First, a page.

Stock options are becoming an increasingly attractive proposition for options trading in Pakistan companies. As an investor, you can buy or sell a stock option that gives you the right to buy or sell several stocks at a predefined price within a specific period. The company has already used this technique to raise money and make deals with other companies.
European and American options
The two types of options are: European and American. A European option allows the holder to exercise his rights only on the expiration date. In contrast, in American options, any time before its expiration, one can decide whether he wants to exercise it or not.
However, in both cases, it cannot be reversed once exercised. Another differentiating factor is that in the case of European options, the stocks are delivered only on the expiration date. In contrast, in American options, the physical transfer takes place earlier, i.e. any time before its expiration date.
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The possibility of making money through stock options depends on price movements of underlying security because if at any point of life cycle it reaches anywhere above or below the exercise price, then either you can buy (call) or sell (put) them depending upon whether you hold call option or put option to make money.
Holding American options
Similarly, if you hold an American option and stock prices rise above the exercise price of these options, they would become In The Money. In contrast, if prices fall below the exercise price, these options will become Out Of The Money.
For both European and American options being In The Money means that their intrinsic value is greater than zero, i.e. difference between current market price and exercise or strike price is favorable for call options and unfavorable for put options. These in-the-money options have a real chance of expiring with a positive value for the buyer but a negative value for the writer.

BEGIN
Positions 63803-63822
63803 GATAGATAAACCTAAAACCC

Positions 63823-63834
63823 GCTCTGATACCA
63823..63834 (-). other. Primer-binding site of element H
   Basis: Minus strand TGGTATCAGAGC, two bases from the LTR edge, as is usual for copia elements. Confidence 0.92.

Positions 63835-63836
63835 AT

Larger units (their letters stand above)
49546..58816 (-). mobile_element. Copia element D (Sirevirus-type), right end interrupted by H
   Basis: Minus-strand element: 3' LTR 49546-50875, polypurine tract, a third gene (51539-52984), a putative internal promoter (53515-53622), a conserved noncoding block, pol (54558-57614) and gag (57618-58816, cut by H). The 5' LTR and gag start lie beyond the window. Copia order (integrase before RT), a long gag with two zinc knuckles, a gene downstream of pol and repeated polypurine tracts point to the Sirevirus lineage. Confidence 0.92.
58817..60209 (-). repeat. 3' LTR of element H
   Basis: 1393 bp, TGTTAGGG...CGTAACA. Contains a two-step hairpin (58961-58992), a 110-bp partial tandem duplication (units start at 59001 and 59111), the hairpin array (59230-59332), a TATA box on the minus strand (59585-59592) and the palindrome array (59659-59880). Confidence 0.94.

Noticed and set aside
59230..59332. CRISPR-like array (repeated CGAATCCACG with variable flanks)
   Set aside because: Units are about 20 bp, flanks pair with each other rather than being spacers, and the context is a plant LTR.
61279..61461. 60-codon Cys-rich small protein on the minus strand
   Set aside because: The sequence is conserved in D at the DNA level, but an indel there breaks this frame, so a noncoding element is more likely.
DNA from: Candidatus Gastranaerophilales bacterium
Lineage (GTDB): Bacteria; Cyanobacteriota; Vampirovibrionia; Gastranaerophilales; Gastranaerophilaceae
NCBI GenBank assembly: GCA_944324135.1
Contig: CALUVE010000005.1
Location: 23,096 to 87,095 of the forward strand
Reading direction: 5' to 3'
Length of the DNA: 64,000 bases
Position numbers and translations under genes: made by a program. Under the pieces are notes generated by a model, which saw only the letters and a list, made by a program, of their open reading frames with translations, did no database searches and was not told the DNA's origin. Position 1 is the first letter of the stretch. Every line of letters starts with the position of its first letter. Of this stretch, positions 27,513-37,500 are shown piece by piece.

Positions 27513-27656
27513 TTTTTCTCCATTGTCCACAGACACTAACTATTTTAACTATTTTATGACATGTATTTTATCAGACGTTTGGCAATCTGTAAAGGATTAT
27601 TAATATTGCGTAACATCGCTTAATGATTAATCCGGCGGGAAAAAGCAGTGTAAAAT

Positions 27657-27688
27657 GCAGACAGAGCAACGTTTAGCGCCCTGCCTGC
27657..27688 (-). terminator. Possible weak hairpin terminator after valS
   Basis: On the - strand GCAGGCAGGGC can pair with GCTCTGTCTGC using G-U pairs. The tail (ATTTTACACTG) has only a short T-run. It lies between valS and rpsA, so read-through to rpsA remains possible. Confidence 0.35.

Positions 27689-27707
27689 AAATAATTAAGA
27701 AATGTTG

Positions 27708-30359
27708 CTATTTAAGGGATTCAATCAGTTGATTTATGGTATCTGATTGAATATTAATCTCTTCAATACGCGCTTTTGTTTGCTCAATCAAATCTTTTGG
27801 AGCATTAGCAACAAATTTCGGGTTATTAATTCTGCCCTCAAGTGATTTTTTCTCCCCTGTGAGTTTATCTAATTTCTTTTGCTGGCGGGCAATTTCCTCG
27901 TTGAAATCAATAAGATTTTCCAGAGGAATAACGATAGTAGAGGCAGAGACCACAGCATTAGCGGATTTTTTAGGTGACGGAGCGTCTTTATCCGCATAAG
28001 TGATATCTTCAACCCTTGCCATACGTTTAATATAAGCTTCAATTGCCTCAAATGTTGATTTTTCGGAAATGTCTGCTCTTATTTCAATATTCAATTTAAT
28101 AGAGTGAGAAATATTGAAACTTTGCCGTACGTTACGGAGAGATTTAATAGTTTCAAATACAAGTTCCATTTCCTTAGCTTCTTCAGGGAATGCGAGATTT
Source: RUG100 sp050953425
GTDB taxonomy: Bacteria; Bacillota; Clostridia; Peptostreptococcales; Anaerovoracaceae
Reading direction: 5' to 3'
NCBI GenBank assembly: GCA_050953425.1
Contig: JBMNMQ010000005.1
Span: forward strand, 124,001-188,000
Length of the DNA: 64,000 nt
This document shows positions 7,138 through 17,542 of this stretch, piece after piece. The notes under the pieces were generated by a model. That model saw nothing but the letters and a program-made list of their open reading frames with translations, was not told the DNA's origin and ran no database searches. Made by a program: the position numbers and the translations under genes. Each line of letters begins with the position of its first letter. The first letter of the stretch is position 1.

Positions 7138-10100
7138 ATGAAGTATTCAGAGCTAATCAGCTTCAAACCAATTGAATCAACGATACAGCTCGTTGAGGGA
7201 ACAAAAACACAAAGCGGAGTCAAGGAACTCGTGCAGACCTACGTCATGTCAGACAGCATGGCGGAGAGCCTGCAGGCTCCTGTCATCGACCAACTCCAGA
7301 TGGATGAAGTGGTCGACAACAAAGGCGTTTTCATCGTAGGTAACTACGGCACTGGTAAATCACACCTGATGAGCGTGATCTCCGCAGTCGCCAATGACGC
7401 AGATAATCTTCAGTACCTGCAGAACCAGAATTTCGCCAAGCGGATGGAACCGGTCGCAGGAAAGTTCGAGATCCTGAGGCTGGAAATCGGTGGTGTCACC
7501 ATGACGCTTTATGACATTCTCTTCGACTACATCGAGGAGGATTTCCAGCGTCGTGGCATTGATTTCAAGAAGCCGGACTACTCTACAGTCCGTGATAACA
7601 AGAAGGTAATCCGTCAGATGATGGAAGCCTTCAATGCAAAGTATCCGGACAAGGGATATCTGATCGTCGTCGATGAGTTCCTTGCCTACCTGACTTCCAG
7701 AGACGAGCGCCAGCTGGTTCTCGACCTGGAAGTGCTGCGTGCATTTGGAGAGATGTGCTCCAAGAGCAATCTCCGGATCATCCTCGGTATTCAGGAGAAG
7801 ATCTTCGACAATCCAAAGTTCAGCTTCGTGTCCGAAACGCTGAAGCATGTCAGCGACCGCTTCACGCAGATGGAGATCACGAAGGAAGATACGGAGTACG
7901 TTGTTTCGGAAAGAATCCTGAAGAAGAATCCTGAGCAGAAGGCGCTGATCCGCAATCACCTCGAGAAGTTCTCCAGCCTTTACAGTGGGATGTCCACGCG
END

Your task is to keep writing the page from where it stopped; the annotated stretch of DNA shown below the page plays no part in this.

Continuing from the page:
Money made and lost
The amount of money you make or lose will depend on how much the market price has moved. You’ll get to know the intrinsic value of your option using this simple formula: Intrinsic Value (IV) = Current Stock Price – Exercise/Strike Price
With time, as an option moves toward its expiration date, all the three components, i.e. time value, volatility and the risk-free rate, tend to zero. The only thing that remains is IV which becomes more and more significant with every passing day. It will turn either positive or negative for call and put options depending upon whether their IV turns out to be higher than exercise/strike price or lower than it, respectively.
For any expiry date, there are two possible outcomes for call options: Intrinsic value = Exercise/Strike Price + 0 (which is always positive)
If the IV is above the exercise price, you can sell your stocks higher than what you paid for it and make money. Otherwise, intrinsic value = Exercise/Strike Price -0 (negative). If this happens, the option will expire worthless while you still hold the obligation of making payment under the contract.
But in the case of put contracts, nothing exceptional happens if IV turns out to be negative. You repurchase them at market price, which is less than your original purchase price. Thus, you lose money making this transaction itself, i.e. net loss on transactions.
There is one significant difference between these options because even though the market price is lower than exercise/strike prices, you can still buy stocks at market prices, i.e. less than what you paid for it originally.
Thus, if IV is greater than or equal to exercise price and negative put options expire worthless and initial loss on the transaction will be offset by the possibility of buying the same stock at lower market value.
In contrast, in the case of call options, although the market price is higher than the strike price, there is the possibility of selling them again at higher market value, giving you the overall positive result, which makes them superior instruments compared to put contracts.